Solid Waste & Recycling

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YukonYukon Territory has issued its first set of regulations to govern solid waste management. The new Solid Waste Regulations, promulgated under the Environment Act, came into force on January 26, 20...


Yukon

Yukon Territory has issued its first set of regulations to govern solid waste management. The new Solid Waste Regulations, promulgated under the Environment Act, came into force on January 26, 2000 and govern all landfill operations. The regulations require owners of residential waste disposal facilities and commercial landfills to obtain permits. Smaller, private landfills will be exempt, but must meet certain operating standards.

Permit holders must maintain records on the waste treatment processes at the facility, the volume of waste received and the results of surface and groundwater tests. Owners will have to develop a 10-year solid waste management plan to address design, construction, operation, upgrading, closure and post-closure. The government will maintain a publicly accessible register of permit holders.

British Columbia

In British Columbia, a recent tracking report prepared by the Recycling Council of British Columbia (RCBC) under contract to the Ministry of Environment, Lands and Parks shows that the amount of solid waste disposed of per capita in 1997-1998 was down 36 per cent from 1990 figures. Although the amount going to landfills has decreased, the report says that further effort is required to meet the national 50 per cent reduction target.

“During the first phase of the WDO consultation, stakeholders have an opportunity to comment on solutions for a long-term funding formula.”

The RCBC monitors the amount of solid waste disposed, whether landfilled or incinerated, in each regional district and the province as a whole. The report also addresses the quantity and types of materials recycled (where such information is available). The statistics should improve next year as a result of the amendments to B.C.’s Beverage Container Stewardship Program.

Ontario

In a previous article, the creation and objectives of the Waste Diversion Organization (WDO) in Ontario were described. (See the April/May edition.) Recently, the WDO invited various stakeholders to participate in a consultation process on municipal recycling program funds described in Guiding Principles for Development of a Long Term Sustainable Funding Formula for Residential Materials Recycling Programs and the background document Points of Discussion.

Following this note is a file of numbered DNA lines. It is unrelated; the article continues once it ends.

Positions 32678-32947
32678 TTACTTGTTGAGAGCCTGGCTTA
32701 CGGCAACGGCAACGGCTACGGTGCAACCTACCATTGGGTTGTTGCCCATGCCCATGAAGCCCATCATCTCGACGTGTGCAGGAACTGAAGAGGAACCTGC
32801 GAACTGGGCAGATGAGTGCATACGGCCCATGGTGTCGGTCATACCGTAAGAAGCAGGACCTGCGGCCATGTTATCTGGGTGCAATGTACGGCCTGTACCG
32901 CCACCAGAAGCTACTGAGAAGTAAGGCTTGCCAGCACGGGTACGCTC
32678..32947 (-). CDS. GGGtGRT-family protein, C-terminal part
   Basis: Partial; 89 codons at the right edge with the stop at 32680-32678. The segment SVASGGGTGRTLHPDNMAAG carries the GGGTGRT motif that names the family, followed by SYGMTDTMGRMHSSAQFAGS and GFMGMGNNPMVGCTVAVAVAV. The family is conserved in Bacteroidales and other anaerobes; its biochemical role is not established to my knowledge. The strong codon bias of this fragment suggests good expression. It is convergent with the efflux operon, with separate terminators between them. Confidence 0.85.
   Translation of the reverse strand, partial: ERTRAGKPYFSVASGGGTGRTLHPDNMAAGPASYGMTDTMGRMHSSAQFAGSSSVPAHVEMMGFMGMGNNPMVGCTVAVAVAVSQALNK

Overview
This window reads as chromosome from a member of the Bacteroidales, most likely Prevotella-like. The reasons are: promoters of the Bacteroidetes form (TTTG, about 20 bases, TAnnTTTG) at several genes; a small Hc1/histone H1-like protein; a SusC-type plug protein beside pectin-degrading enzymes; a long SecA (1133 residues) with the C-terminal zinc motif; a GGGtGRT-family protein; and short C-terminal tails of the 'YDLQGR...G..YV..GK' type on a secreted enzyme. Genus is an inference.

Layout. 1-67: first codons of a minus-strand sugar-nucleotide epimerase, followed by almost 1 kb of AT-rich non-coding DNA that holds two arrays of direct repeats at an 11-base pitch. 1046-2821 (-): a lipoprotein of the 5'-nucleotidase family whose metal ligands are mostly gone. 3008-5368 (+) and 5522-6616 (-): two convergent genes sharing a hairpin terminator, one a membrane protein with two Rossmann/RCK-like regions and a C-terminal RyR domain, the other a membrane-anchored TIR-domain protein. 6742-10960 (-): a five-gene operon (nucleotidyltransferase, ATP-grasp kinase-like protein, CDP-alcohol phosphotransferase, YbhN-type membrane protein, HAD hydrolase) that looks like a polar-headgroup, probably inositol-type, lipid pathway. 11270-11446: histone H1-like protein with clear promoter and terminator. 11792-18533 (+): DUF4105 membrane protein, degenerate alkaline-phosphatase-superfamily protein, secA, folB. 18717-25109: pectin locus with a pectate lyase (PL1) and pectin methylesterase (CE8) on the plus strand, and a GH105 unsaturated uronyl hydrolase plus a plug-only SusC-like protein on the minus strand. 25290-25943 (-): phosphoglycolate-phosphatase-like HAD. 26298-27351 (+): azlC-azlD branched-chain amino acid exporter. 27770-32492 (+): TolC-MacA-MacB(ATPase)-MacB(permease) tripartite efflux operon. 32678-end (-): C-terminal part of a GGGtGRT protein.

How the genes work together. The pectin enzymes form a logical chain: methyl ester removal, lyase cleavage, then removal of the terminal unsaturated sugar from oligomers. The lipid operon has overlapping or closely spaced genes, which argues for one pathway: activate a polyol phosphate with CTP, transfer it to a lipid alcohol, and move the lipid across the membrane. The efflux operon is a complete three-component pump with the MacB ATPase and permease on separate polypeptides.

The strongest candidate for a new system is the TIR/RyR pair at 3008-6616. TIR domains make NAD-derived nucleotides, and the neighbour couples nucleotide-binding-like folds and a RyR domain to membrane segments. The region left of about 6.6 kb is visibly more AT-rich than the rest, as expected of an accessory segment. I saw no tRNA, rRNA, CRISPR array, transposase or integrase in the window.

During the first phase of the consultation, stakeholders have an opportunity to comment on solutions for a long-term funding formula. Such elements include appropriate benchmarks, mechanisms to promote diversion and program efficiency and regional variation issues. The second phase of the process provides an opportunity to comment in writing on the draft report to the environment minister.

Quebec

The Quebec government provides financial support to several waste initiatives, $610,800 of which it allocates to three recycling organizations this year. Plate-Form CPT — which uses rubber crumb from tires recycled in Quebec to produce flooring — receives $300,000 to modernize equipment and increase floor space. Les Entreprises de Rcupration du Saguenay receives $300,000 to open a reuse centre for electrical equipment and furniture. And the Centre …mersion Manicouagan Inc. will receive $10,800 to focus on the recovery of reusable materials from construction, demolition and renovation activities.

CEC reclassifies recyclables

The Commission for Environmental Co-operation — which deals with environmental issues under the North American Free Trade Agreement — has proposed rule changes that would reclassify industry byproducts recycled offsite as “pollutant transfers.” Canada’s largest steel recycler, Co-Steel Lasco, has expressed concern and says there should be no difference between recycling an industrial by-product into a useful product at the plant site or at another location. At a cost of approximately $1-million per year, Co-Steel now sends its electrical arc furnace dust to a specialty recycler in the U.S. instead of to landfill, as was previously done.

“The State of Massachusetts prohibits the incineration or dumping of computer monitors and televisions in landfill sites.”

(See article in the October/November edition.) The dust contains zinc, which is recovered as a marketable commodity, and reduces its transfers by 95 per cent. The Recycling Council of Ontario is also looking at the matter, and may comment on the proposed changes.

Electronic trash

There have been limited developments in Canada related to the disposal of what is commonly referred to as “electronic trash.” This waste consists of items such as computer screens, which are viewed as potentially serious environmental hazards. Environment Canada has contracted Toronto, Ontario-based Enviros-RIS to perform a study of electronic trash in Canada. It has been estimated that as many as 1.5-million computers will be discarded this year.

In the U.S., the State of Massachusetts prohibits the incineration or dumping of computer monitors and televisions in landfill sites, but there are no such requirements in Canada. The United Kingdom’s Industrial Council for Electronic Recycling recently released a report that discusses the reduction of electronic equipment sent to landfill sites or for incineration. It will be interesting to track whether Canada focuses on this significant issue.


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